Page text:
Rizatriptan can raise blood pressure to dangerous levels. Your blood pressure may need to be checked often while you are using this medicine. If you use rizatriptan long-term, your heart function may need to be checked using an electrocardiograph or ECG (sometimes called an EKG).
Store at room temperature away from moisture and heat.
What happens if I miss a dose?
Since rizatriptan is used as needed, it does not have a daily dosing schedule. Call your doctor promptly if your symptoms do not improve after using rizatriptan.
What happens if I overdose?
Seek emergency medical attention or call the Poison Help line at 1-800-222-1222.
What should I avoid while using rizatriptan?
Do not take rizatriptan within 24 hours before or after using another migraine headache medicine, including:
medicines like rizatriptan--almotriptan, eletriptan, frovatriptan, naratriptan, sumatriptan, zolmitriptan, and others; or
ergot medicine--dihydroergotamine, ergotamine, ergonovine, methylergonovine.
Rizatriptan may impair your thinking or reactions. Be careful if you drive or do anything that requires you to be alert.
Rizatriptan side effects
Get emergency medical help if you have signs of an allergic reaction: hives; difficult breathing; swelling of your face, lips, tongue, or throat.
Stop using rizatriptan and call your doctor at once if you have:
sudden and severe stomach pain and bloody diarrhea;
cold feeling or numbness in your feet and hands;
heart attack symptoms--chest pain or pressure, pain spreading to your jaw or shoulder, nausea, sweating;
high levels of serotonin in the body--agitation, hallucinations, fever, fast heart rate, overactive reflexes, nausea, vomiting, diarrhea, loss of coordination, fainting;
signs of a stroke--sudden numbness or weakness (especially on one side of the body), sudden severe headache, slurred speech, problems with vision or balance; or
dangerously high blood pressure--severe headache, blurred vision, buzzing in your ears, anxiety, confusion, chest pain, shortness of breath, uneven heartbeats, seizure.
Common side effects may include:
dizziness, drowsiness, tired feeling; or
pain or a feeling of pressure in your throat or chest.
This is not a complete list of side effects and others may occur. Call your doctor for medical advice about side effects. You may report side effects to FDA at 1-800-FDA-1088.
What other drugs will affect rizatriptan?
Taking rizatriptan while you are using certain other medicines can cause high levels of serotonin to build up in your body, a condition called "serotonin syndrome," which can be fatal. Tell your doctor if you also use:
medicine to treat depression;
medicine to treat a psychiatric disorder;
a narcotic (opioid) medication; or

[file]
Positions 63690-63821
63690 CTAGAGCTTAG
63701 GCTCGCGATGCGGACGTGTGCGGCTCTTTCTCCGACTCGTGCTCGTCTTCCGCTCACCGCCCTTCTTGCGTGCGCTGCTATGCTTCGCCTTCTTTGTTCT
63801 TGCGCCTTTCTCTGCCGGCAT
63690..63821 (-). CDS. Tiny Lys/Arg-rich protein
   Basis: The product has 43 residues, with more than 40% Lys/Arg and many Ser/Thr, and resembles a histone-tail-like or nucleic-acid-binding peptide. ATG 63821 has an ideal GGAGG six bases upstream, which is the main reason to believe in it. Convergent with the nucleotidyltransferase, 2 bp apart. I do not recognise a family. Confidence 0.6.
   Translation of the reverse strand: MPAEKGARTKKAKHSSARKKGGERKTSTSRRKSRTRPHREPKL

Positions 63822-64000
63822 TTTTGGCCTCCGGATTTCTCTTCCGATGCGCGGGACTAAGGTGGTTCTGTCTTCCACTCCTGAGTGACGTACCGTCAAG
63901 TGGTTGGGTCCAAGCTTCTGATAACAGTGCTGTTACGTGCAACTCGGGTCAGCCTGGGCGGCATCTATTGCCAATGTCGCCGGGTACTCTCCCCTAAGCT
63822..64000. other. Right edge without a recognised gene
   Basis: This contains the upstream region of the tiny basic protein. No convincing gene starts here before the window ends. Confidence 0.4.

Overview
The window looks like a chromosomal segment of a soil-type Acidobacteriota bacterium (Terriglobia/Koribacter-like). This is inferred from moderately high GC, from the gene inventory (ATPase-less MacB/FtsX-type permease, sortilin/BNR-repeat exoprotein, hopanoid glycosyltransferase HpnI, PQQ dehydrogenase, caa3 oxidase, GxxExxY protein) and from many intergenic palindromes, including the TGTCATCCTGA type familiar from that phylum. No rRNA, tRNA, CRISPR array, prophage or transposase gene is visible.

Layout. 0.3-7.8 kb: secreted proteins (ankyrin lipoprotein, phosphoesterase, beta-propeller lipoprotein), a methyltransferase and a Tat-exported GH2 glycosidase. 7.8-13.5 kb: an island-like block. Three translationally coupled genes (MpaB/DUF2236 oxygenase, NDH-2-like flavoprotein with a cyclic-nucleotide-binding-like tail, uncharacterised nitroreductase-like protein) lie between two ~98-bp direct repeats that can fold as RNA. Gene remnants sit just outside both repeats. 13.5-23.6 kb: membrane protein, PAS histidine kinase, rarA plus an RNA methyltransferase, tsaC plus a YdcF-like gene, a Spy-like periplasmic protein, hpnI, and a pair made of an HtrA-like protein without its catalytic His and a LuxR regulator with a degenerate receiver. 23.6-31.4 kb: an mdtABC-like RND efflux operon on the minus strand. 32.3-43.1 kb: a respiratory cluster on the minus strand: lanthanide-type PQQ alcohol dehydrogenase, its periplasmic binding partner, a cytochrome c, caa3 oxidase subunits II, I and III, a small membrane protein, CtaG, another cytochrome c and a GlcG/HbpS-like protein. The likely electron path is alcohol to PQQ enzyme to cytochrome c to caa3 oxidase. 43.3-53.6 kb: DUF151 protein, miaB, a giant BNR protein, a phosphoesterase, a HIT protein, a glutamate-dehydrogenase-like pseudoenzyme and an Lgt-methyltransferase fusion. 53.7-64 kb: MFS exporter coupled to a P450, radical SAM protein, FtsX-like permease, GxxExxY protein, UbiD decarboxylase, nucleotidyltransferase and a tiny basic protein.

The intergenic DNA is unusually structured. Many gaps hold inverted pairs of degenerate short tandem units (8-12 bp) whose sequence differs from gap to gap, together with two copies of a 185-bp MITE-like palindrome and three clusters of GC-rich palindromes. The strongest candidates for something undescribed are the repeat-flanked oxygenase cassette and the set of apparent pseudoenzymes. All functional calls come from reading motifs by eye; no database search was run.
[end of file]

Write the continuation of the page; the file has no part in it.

medicine to prevent nausea and vomiting.
This list is not complete. Other drugs may interact with rizatriptan, including prescription and over-the-counter medicines, vitamins, and herbal products. Not all possible interactions are listed in this medication guide.
See also: Side effects (in more detail)
More about Maxalt (rizatriptan)
- Side Effects
- During Pregnancy or Breastfeeding
- Dosage Information
- Drug Images
- Drug Interactions
- Support Group
- Pricing & Coupons
- En Español
- 94 Reviews – Add your own review/rating
- Generic Availability
- Drug class: antimigraine agents
Related treatment guides
Where can I get more information?
- Your pharmacist can provide more information about rizatriptan.
- Remember, keep this and all other medicines out of the reach of children, never share your medicines with others, and use this medication only for the indication prescribed.
- Disclaimer: Every effort has been made to ensure that the information provided by Cerner Multum, Inc. ('Multum') is accurate, up-to-date, and complete, but no guarantee is made to that effect. Drug information contained herein may be time sensitive. Multum information has been compiled for use by healthcare practitioners and consumers in the United States and therefore Multum does not warrant that uses outside of the United States are appropriate, unless specifically indicated otherwise. Multum's drug information does not endorse drugs, diagnose patients or recommend therapy. Multum's drug information is an informational resource designed to assist licensed healthcare practitioners in caring for their patients and/or to serve consumers viewing this service as a supplement to, and not a substitute for, the expertise, skill, knowledge and judgment of healthcare practitioners. The absence of a warning for a given drug or drug combination in no way should be construed to indicate that the drug or drug combination is safe, effective or appropriate for any given patient. Multum does not assume any responsibility for any aspect of healthcare administered with the aid of information Multum provides. The information contained herein is not intended to cover all possible uses, directions, precautions, warnings, drug interactions, allergic reactions, or adverse effects. If you have questions about the drugs you are taking, check with your doctor, nurse or pharmacist.
Copyright 1996-2012 Cerner Multum, Inc. Version: 11.01.
Last reviewed: September 29, 2016
Date modified: August 01, 2017